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Alternative forms[edit]


From Anglo-Norman aloper (to abduct, run away), from a Germanic source, either Middle Dutch ontlopen (to run away) or a predecessor thereof. Equivalent to and- +‎ lope as well as and- +‎ leap (these being doublets). Cognate with German entlaufen (to escape), Danish undløbe (to run away). More at lope.


  • (UK) IPA(key): /ɪˈləʊp/, /ɛˈləʊp/
    • (file)
  • (US) IPA(key): /ɨˈloʊp/, /ɛˈloʊp/
  • Rhymes: -əʊp


elope (third-person singular simple present elopes, present participle eloping, simple past and past participle eloped)

  1. (intransitive, of a married person) To run away from home with a paramour.
  2. (intransitive, of an unmarried person) To run away secretly for the purpose of getting married with one's intended spouse; to marry in a quick or private fashion, especially without a public period of engagement.
    • 1813, Jane Austen, Pride and Prejudice:
      My younger sister has left all her friends-- has eloped; has thrown herself into the power of-- of Mr. Wickham.
    • 1996, "Introduction", in The Piozzi Letters: Correspondence of Hester Lynch Piozzi, 1784-1821 (formerly Mrs. Thrale), Volume 4, 1805-1810 (eds. Edward A. Bloom & Lillian D. Bloom), Associated University Presses (1996), →ISBN, page 30:
      Although Cecilia was the youngest of the surviving Thrale daughters, she had been the first to marry, eloping to Gretna Green in 1795 with John Meredith Mostyn of neighboring Llewesog Lodge. Both were underage.
    • 2009, Jan Springer, Intimate Stranger, Ellora's Cave (2009), →ISBN, page 132:
      Although they had eloped in Vegas, she'd insisted he wear a tuxedo and she buy a wedding dress at one of the local stores.
    • 2012, Shirley Jump, One Day to Find a Husband, Harlequin (2012), →ISBN, page 136:
      They knew each other for maybe a month before they eloped in Vegas.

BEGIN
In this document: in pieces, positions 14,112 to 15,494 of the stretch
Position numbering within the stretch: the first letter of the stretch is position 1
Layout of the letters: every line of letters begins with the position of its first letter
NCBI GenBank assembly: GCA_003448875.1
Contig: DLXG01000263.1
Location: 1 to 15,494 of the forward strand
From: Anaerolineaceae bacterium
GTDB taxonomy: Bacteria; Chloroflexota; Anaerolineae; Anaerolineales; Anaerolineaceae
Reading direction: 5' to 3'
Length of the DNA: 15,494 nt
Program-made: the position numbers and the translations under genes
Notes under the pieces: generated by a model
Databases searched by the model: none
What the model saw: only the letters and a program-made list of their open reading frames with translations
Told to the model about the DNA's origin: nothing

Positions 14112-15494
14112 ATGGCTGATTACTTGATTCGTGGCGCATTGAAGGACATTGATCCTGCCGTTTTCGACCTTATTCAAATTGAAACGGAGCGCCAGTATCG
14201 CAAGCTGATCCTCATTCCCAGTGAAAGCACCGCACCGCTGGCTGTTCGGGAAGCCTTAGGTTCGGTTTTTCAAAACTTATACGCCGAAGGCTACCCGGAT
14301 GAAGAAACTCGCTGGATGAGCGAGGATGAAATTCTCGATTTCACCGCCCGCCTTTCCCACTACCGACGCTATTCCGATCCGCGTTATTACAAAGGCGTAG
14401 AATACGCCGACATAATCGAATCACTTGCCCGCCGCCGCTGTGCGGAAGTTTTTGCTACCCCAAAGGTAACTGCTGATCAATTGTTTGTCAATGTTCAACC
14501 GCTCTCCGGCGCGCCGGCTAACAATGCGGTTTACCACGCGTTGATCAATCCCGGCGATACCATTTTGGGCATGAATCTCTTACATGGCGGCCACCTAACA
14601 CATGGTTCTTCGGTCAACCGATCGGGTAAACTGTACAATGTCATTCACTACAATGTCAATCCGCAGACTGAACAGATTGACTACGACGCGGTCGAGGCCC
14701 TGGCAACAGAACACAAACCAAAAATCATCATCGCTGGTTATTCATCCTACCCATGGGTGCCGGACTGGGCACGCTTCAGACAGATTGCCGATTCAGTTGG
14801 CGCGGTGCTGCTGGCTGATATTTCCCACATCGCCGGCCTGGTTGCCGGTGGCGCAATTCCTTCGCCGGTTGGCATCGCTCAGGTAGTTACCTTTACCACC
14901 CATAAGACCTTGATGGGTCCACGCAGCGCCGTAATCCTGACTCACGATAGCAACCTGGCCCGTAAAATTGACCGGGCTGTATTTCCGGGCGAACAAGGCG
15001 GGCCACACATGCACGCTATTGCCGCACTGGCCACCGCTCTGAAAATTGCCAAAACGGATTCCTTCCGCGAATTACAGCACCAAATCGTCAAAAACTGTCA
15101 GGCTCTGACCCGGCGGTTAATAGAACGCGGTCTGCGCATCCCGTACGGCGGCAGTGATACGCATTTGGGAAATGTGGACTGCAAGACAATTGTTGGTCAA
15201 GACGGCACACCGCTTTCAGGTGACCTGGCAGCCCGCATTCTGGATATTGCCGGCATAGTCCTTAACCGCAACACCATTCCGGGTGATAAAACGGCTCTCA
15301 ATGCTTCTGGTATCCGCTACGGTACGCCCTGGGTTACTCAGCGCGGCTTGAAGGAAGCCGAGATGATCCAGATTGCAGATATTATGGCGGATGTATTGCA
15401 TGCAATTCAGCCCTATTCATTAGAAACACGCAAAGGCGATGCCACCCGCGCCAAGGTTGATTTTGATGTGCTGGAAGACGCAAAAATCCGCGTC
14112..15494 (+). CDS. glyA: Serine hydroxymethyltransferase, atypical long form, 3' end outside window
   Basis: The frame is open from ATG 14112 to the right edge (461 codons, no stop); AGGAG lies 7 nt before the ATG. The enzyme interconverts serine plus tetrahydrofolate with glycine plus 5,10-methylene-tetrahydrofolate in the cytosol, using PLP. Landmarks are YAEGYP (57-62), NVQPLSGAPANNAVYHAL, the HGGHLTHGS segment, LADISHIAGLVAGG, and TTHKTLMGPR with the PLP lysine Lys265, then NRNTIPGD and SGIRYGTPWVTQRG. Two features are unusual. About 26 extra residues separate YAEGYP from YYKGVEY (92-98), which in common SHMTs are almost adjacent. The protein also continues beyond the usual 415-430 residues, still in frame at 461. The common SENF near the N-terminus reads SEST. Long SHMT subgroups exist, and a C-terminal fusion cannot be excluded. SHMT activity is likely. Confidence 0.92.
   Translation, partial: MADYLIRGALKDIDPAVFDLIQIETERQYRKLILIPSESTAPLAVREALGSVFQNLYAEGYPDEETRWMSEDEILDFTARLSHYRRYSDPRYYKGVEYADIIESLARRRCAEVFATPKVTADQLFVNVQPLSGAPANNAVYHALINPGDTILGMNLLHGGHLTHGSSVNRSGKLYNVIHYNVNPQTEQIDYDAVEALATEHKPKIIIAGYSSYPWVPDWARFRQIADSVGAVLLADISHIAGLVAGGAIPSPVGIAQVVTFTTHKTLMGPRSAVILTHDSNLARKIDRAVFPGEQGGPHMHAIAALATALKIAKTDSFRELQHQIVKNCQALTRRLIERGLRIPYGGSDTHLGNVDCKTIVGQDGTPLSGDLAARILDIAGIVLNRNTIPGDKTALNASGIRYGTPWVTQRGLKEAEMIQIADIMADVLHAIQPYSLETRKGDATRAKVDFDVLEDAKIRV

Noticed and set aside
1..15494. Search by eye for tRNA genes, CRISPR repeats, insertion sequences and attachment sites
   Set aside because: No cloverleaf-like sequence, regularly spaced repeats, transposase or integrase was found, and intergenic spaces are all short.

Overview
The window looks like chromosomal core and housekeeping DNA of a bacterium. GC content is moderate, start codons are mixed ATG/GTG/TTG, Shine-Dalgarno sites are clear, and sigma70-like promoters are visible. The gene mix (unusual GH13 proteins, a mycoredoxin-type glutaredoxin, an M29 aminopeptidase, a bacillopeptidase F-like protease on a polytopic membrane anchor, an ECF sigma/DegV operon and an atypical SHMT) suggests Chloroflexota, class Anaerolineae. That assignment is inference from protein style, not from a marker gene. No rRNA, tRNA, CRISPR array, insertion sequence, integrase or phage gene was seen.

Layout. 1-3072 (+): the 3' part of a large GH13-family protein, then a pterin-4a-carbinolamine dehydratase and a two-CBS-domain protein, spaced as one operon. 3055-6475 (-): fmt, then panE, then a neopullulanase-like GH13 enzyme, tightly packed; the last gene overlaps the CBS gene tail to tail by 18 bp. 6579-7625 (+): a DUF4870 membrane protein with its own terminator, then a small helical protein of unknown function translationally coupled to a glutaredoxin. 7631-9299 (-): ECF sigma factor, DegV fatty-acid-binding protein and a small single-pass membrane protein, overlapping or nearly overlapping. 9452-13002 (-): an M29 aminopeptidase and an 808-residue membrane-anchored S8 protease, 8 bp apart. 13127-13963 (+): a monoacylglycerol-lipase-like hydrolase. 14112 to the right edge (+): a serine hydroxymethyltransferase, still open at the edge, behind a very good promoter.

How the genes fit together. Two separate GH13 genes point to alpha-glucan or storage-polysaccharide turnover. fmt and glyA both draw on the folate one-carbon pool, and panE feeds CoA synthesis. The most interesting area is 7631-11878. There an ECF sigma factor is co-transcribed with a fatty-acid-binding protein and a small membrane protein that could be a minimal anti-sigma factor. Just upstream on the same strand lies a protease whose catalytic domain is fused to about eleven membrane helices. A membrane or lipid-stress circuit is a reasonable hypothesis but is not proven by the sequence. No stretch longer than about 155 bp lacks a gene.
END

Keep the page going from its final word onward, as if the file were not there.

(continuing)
3. (intransitive, dated) To run away from home (for any reason).
    • 1782, Frances Burney, Cecilia:
      He had been intended by his father for trade, but his spirit, soaring above the occupation for which he was designed, from repining led him to resist, and from resisting, to rebel. He eloped from his friends, and contrived to enter the army.
    • c. 1794, Jane Austen, “[Lady Susan.] XVI. Lady Susan to Mrs. Johnson.”, in J[ames] E[dward] Austen[-]Leigh, A Memoir of Jane Austen:  [] to which is Added Lady Susan and Fragments of Two Other Unfinished Tales by Miss Austen, 2nd edition, London: Richard Bentley and Son, [], published 1871, OCLC 45579380, pages 234–235:
      That horrid girl of mine has been trying to run away. I had not a notion of her being such a little devil before, she seemed to have all the Vernon milkiness; but on receiving the letter in which I declared my intention about Sir James, she actually attempted to elope; at least, I cannot otherwise account for her doing it. She meant, I suppose, to go to the Clarks in Staffordshire, for she has no other acquaintances.
    • 1931, Dorothy L. Sayers, The Five Red Herrings
      If we'd been a bit quicker, we could have caught Gowan before he eloped

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